Port Congestion, 24/7 Gate Hours, Biden, & Inflation

 In carrier alliances, carriers, International Shipping, port congestion, Port of Long Beach, Port of Los Angeles, President Biden, Supply Chain

24/7 Gate Hour Announcement

Speaking in the East Room on Wednesday (October 13th), President Biden announced:

After weeks of negotiation and working with my team and with the major union and retailers and freight movers, the Ports of Los Angeles — the Port of Los Angeles announced today that it’s going to be — begin operating 24 hours a day, 7 days a week.

That’s not exactly what the Port of Los Angeles announced. Here’s Wednesday’s full – but brief – statement from the Port of Los Angeles:

Port of Los Angeles Executive Director Gene Seroka today met with President Biden. The President announced initiatives to address current supply challenges, including moving to 24/7 operations at the Port of Los Angeles.

Following is a statement from Executive Director Seroka regarding President Biden’s announcement regarding 24/7 operations.

“Operational details are being discussed and worked out with the supply chain stakeholders.  The significance of today’s announcement is the commitment from industry leaders responsible for moving goods on behalf of American consumers and businesses to open up the capacity needed to deliver.  It’s a call to action for others to follow.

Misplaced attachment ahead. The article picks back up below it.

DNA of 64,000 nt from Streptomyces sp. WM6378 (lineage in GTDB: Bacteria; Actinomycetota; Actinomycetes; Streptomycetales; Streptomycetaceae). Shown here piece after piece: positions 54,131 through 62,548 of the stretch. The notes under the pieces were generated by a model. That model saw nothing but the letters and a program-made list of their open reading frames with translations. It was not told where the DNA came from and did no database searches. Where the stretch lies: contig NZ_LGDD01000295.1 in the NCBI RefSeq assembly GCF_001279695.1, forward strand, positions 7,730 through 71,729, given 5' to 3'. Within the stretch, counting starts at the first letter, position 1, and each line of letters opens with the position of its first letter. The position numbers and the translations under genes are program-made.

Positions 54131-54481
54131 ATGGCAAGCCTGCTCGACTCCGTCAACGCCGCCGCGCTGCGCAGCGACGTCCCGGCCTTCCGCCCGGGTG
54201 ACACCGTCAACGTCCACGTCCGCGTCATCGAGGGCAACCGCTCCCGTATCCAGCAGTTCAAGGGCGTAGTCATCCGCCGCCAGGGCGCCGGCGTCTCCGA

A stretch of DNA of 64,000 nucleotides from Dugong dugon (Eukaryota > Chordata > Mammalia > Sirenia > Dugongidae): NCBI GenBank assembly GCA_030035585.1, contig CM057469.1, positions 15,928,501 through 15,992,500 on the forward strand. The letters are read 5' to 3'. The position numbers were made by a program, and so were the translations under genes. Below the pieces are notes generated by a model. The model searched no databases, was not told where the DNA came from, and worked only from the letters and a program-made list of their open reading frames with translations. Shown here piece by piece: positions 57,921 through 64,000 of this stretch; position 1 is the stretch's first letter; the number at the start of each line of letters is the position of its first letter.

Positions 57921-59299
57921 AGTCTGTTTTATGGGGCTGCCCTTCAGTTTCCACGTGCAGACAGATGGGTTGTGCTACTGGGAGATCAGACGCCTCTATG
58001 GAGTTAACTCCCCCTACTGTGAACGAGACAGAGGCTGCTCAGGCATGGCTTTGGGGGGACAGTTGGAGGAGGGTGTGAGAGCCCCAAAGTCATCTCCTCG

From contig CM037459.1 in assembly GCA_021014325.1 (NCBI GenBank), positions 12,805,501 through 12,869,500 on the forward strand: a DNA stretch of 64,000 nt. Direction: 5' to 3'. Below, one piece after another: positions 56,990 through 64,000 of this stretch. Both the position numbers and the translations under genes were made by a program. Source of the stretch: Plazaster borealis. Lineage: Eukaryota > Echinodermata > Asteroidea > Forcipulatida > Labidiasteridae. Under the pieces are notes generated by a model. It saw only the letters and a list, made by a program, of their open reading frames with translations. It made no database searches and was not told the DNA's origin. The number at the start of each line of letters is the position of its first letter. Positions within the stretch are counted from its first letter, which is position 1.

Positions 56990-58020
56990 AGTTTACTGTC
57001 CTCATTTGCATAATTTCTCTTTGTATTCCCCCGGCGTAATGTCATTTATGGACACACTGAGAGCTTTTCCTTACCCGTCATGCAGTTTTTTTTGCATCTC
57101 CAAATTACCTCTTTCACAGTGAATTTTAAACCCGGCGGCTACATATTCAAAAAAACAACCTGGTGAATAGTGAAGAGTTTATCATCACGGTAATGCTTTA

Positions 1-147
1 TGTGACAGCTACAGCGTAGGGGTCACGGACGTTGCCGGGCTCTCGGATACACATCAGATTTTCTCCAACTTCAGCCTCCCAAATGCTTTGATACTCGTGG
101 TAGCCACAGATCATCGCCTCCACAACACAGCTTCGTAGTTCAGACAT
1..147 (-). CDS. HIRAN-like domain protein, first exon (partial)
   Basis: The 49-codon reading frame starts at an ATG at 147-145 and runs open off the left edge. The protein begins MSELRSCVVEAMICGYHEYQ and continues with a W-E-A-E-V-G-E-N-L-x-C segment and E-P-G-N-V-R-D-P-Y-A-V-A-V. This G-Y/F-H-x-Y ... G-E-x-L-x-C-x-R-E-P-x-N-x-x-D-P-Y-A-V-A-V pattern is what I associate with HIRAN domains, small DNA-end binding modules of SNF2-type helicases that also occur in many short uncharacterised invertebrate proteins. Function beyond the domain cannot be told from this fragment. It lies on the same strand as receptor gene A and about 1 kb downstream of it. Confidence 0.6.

“We have heard directly from the President, the Vice President, Secretary Buttigieg, National Economic Council Director Deese, and Port Envoy Porcari.  We have a lot of work ahead.  The Port of LA is called America’s Port because cargo we handle reaches every corner of the country.  In the days ahead, we are committed to continuing to be the convener to ensure the supply chain delivers for the American people.”

How 24/7 Will 24/7 Actually Be?

A few weeks ago, I wrote about the congestion at the Ports of Los Angeles and Long Beach and the little being done about it. The ports described their moves as taking “bold new efforts to improve freight movement,” but very limited increases in gate hours, mainly seen from a single terminal at the Port of Long Beach, was far from bold or novel.

I was left asking many questions. Among them, “Can extended gate hours happen at all the terminals? At the Port of Los Angeles too? Are there any ideas beyond increasing gate hours?”

They could have been responding directly to some of my questions with this 24/7 talk.

Moving to 24/7 gate hours seems good. But we don’t actually know what that looks like. Are we talking all terminals? Some terminals? As long as there is a terminal operating somewhere at the Port of Los Angeles at any given hour, no matter how they alternate which gates are open, does that count as 24/7?

When Will 24/7 Be 24/7?

President Biden makes it sound like as of now the Ports of Los Angeles and Long Beach are open 24/7. However, by the White House’s own press release Wednesday – yes, on the same day as President Biden’s remarks and the Port of Los Angeles’s statement – 24/7 port operations were under discussion rather than underway: